“We’ve lost a lost of business because of the Michigan Business Tax,” he said. “What we need to do is focus on communities. Having the right talent is one of the most critical things. That’s the plan of having a wonderful community college (like Montcalm Community College) that’s looking at how do to production training for people on a production floor.
“The single most important thing longterm is having the best workforce possible, the most talented people and we need to emphasize the creation of that, but then marketing — we do need to let people know that this is a great place to come set up and build things,” he said. “Made in Michigan needs to be something special, whether it be manufactured, whether it be grown or created in Michigan. And then we really want to see businesses that are going to export those products everywhere around the world. I think you have the seeds of doing that, we just need to continue and follow through and build on the base of the state getting its act together.”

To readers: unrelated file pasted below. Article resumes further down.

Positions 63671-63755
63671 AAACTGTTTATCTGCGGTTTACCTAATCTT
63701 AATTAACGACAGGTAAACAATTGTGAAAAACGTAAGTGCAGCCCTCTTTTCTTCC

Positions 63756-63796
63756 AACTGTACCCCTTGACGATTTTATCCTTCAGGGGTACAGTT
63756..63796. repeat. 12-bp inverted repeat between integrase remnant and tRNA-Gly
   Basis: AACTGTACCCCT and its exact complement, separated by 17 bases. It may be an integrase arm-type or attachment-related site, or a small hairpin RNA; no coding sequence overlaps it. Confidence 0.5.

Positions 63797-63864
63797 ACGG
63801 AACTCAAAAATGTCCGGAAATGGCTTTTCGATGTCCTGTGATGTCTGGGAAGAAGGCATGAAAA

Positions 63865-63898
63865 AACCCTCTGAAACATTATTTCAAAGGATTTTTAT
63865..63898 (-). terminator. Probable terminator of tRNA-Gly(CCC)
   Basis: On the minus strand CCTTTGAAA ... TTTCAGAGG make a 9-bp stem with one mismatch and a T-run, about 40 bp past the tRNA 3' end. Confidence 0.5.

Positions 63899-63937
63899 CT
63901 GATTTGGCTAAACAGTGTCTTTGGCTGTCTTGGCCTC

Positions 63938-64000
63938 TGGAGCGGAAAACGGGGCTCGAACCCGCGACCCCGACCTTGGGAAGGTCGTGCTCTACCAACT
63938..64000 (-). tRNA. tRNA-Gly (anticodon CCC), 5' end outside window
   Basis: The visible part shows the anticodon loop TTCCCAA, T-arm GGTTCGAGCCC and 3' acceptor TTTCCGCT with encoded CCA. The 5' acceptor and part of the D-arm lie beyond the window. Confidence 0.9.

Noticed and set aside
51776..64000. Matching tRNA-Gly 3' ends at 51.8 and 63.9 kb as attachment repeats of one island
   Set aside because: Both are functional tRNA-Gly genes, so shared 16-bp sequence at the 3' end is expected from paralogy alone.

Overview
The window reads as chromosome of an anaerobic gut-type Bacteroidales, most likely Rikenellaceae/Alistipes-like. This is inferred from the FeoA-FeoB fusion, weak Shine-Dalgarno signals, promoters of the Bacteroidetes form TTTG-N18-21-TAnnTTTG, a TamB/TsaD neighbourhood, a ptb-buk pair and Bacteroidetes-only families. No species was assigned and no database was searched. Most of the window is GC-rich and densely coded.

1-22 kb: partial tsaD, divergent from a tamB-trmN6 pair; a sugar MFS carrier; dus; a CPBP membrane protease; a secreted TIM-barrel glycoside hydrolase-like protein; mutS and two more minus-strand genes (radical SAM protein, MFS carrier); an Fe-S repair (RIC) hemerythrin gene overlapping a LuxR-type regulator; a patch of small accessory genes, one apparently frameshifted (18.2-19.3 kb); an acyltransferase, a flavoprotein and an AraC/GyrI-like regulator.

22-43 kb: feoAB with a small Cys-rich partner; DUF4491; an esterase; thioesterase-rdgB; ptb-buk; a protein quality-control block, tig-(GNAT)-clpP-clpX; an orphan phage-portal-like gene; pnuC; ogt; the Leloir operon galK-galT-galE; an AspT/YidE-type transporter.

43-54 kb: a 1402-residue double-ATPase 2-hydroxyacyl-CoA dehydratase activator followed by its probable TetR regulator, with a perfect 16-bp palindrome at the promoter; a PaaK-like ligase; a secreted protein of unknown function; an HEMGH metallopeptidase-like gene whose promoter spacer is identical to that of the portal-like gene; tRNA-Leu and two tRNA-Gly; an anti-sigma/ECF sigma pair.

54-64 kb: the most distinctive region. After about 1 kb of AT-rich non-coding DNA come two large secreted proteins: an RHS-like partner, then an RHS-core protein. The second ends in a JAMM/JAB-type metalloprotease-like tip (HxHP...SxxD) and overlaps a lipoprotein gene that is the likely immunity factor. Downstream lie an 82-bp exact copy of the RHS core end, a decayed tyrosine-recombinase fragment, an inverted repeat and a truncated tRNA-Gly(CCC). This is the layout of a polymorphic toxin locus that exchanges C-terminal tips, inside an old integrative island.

Outman, who sits on a subcommittee for agriculture, added that the committee is currently looking at easing requirements for agriculture processing plants to make it easier for those plants to open in the Montcalm County area.
“Our problem is over-regulation, no doubt about it,” Outman said. “We are working hard to partner with the DEQ and the EPA to try to ease some of those restrictions. It makes sense to bring some of that here to an agriculture community because, why not? This is where everything is at.”